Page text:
CFB: Re-Introducing the Napkin Rankings

Los Angeles Coliseum
Los Angeles Coliseum by Alex Ho, on Flickr

Covering games on Saturday nights, I would go home and find Bob Valvano on ESPN Radio for years. I think they moved him to a different time on weekends for some reason, but I thought of all the yakkers we’re accustomed to on the Four-Letter Network, he was among the more thoughtful and eloquent.

One of the best things he came up with was the Napkin Rankings. Rather than using strange algorithms on computers or even stranger tendencies of human nature, his rankings did their best to try and eliminate human nature. In a nutshell:

– Teams get 1 point for a win over a FBS team.
– Teams lose 1 point for a loss over a FBS team.
– Teams lose 2 points for a loss over a FCS team.
– Teams get 1 point for a win over a power-five conference (ACC, Big Ten, Big 12, Pac-12, SEC).
– Teams get 1 point for playing away regardless of result.
– Teams get 1/2 point for a win on a neutral site.
– Teams lose 1/2 point for a loss on a neutral site.
– Teams get 1 points for a “dominant” win. A dominant win is usually 30 points or more, but it’s subjective. If it was a 10-point game with 4 minutes left before it became a 30-point game, it probably won’t qualify. If it’s a 40-point win over a win-less FBS team, it most likely won’t qualify. Wins against any FCS team are not dominant.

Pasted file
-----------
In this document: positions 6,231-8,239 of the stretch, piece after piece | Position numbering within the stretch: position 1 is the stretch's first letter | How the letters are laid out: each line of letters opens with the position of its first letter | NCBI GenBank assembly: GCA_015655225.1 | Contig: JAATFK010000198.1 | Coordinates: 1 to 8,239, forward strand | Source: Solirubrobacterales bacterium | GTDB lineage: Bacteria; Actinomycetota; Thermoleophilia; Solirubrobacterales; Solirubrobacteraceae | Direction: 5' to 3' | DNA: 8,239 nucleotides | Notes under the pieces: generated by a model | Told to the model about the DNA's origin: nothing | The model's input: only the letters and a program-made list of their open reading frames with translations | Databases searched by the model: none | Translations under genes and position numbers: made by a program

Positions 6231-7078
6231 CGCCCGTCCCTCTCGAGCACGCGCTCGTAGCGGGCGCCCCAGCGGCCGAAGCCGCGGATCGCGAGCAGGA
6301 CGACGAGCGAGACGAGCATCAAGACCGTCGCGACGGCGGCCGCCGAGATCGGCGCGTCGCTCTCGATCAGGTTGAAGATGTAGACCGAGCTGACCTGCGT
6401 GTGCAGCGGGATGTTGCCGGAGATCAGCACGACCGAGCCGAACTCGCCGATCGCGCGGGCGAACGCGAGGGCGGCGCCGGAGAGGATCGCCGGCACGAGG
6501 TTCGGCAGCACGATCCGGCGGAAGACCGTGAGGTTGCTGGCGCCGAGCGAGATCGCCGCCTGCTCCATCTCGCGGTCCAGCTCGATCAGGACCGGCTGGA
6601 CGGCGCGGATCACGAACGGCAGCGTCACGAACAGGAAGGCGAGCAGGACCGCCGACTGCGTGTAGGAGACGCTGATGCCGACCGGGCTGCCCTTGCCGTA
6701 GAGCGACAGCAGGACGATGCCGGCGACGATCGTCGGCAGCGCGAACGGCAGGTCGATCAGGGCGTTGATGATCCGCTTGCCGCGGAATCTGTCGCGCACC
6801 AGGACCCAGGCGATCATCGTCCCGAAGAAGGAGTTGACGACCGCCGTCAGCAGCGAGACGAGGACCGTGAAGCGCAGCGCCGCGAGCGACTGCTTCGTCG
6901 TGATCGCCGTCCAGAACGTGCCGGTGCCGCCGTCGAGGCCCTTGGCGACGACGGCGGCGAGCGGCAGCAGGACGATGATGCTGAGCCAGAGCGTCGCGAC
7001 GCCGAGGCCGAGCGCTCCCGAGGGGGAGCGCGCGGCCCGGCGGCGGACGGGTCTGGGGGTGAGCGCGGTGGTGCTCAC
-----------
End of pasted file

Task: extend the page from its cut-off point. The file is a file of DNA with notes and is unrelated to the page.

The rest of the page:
A team can get a maximum of four points in one week. Like I said, it eliminates most of the subjectivity we’re used to seeing in rankings with the big exception of the dominant win factor. With that said, here are the rankings after Week 1. Ties are listed in alphabetical order.

1. Temple (4 points)
1. Texas A&M
3. Ohio State (3 points)
3. Rutgers
6. Auburn (2 points)
6. Baylor
6. Boston College
6. BYU
6. California
6. Georgia
6. Louisiana-Monroe
6. Marshall
6. Mississippi State
6. Ohio
6. USC
6. Washington

I’m almost certain that Temple will most likely not be at the top of the rankings all season. Nor do I think Louisiana-Monroe will be much of a factor in the national championship debate. But it will be interesting to see how these rankings compare to our perceptions and to which teams actually make it to the two-game playoff.